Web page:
UK mobile operators, with the exception of T-Mobile and Orange, have called for the UK authorities to investigate the creation of T-Orange rather than trusting Brussels.
T-Mobile and Orange were hoping an EU-level investigation could wave the merger through smoothly, but everyone else wants to see as much investigation as possible, ideally both in Europe and the UK. This would be in the interests of customer service, of course - the fact that delaying the merger will cost T-Mobile and Orange dearly is besides the point.
The call to involve the UK regulator is hardly surprising: it's being backed by O2, Vodafone and 3, who all want to see
every barrier raised customer concerns addressed before the merger, which was signed in November, goes ahead.
The operators are calling for the UK's Competition Commission and the Office of Fair Trading to get involved, though they'd be pleased if any other paperwork-generating body would like to have a shot, too.
The creation of T-Orange will reduce the number of mobile operators from five to four, and with 3 already merging its network operations with T-Mobile, that means four operators running over three separate networks in the UK: which one might imagine would still provide significant competition.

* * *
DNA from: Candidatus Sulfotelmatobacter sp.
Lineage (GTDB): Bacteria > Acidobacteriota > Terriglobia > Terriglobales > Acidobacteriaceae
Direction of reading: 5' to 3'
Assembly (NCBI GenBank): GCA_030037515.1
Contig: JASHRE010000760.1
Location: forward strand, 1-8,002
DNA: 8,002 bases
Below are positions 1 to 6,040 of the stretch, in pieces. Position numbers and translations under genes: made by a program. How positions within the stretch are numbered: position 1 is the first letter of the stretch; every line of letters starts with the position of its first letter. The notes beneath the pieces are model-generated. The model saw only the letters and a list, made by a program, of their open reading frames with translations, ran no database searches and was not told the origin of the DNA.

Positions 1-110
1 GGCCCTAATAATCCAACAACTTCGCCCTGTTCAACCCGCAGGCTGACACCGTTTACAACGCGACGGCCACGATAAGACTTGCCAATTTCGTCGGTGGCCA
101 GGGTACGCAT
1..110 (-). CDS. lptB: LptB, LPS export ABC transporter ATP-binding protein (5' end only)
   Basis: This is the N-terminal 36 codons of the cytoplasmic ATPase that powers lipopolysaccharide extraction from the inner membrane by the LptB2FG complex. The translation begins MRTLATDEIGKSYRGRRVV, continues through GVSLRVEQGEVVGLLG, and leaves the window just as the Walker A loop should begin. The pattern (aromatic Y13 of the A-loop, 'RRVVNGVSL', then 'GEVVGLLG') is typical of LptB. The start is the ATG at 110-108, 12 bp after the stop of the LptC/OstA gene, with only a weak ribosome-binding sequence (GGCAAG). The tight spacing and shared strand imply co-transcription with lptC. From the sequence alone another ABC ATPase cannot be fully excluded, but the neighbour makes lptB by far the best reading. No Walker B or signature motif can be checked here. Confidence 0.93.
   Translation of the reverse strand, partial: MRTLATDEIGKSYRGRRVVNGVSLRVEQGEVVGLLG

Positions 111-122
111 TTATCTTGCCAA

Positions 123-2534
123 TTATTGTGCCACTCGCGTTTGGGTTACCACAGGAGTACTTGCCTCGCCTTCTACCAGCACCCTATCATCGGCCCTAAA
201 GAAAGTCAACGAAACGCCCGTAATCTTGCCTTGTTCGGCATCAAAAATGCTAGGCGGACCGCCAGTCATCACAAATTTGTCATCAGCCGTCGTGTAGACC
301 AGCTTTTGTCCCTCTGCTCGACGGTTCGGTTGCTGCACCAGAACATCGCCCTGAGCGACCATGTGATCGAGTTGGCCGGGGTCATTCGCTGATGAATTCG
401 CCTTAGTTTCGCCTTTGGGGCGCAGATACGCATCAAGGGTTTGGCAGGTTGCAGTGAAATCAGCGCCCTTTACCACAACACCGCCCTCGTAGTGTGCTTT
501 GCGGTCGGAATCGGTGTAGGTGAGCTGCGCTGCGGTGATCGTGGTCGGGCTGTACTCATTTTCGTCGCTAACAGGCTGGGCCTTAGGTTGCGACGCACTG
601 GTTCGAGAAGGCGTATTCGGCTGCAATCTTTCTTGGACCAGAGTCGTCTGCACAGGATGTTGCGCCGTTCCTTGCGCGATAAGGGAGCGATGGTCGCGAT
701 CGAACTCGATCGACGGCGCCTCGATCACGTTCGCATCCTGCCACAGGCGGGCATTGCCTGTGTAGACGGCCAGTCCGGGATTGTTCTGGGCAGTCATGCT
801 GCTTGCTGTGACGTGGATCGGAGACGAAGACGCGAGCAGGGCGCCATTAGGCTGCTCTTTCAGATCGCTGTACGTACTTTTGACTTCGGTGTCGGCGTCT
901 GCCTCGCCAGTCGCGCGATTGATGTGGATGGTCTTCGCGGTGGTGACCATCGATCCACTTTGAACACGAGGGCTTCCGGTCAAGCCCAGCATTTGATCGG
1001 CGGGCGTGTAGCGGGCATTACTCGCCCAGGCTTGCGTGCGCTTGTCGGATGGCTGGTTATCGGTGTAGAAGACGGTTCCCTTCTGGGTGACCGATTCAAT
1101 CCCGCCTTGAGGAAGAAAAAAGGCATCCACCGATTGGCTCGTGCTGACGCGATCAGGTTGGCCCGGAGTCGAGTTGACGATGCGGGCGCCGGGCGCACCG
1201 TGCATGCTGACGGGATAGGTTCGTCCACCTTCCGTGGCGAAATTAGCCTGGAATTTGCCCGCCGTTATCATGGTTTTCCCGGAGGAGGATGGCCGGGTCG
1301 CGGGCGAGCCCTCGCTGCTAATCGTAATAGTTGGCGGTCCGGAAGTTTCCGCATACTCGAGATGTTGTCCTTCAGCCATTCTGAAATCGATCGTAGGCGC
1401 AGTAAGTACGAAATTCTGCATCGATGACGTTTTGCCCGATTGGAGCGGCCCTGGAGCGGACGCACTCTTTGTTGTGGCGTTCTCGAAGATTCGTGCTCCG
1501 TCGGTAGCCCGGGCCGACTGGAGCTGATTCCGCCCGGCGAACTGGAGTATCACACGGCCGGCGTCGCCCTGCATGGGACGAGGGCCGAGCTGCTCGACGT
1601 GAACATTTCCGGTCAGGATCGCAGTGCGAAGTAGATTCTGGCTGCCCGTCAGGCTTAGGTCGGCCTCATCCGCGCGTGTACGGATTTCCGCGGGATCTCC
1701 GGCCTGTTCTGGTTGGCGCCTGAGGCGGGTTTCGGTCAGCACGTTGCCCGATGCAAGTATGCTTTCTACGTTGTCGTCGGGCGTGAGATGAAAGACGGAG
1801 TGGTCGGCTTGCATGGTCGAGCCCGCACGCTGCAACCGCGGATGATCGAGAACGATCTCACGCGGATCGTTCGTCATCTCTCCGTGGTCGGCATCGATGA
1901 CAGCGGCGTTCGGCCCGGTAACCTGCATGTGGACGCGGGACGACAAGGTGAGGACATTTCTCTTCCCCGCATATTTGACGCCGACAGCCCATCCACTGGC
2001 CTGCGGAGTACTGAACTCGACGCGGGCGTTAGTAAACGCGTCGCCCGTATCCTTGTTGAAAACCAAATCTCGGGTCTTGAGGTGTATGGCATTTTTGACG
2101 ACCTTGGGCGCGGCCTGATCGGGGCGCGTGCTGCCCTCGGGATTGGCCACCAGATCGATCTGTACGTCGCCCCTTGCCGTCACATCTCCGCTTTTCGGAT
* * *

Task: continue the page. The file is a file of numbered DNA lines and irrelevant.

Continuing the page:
More concerning is the accumulation of radio spectrum into the hands of one player: T-Orange will have licences for twice the frequencies of the competition and that could be increasingly important for rolling out 4th-generation services.
So once the preliminary threats and accusations are over, we can expect some sort of deal to emerge whereby the new company gives up some spectrum holdings in return for being allowed to exist, but first we have to listen to the operators claiming to represent consumers while actually working out how best to serve their shareholders. ®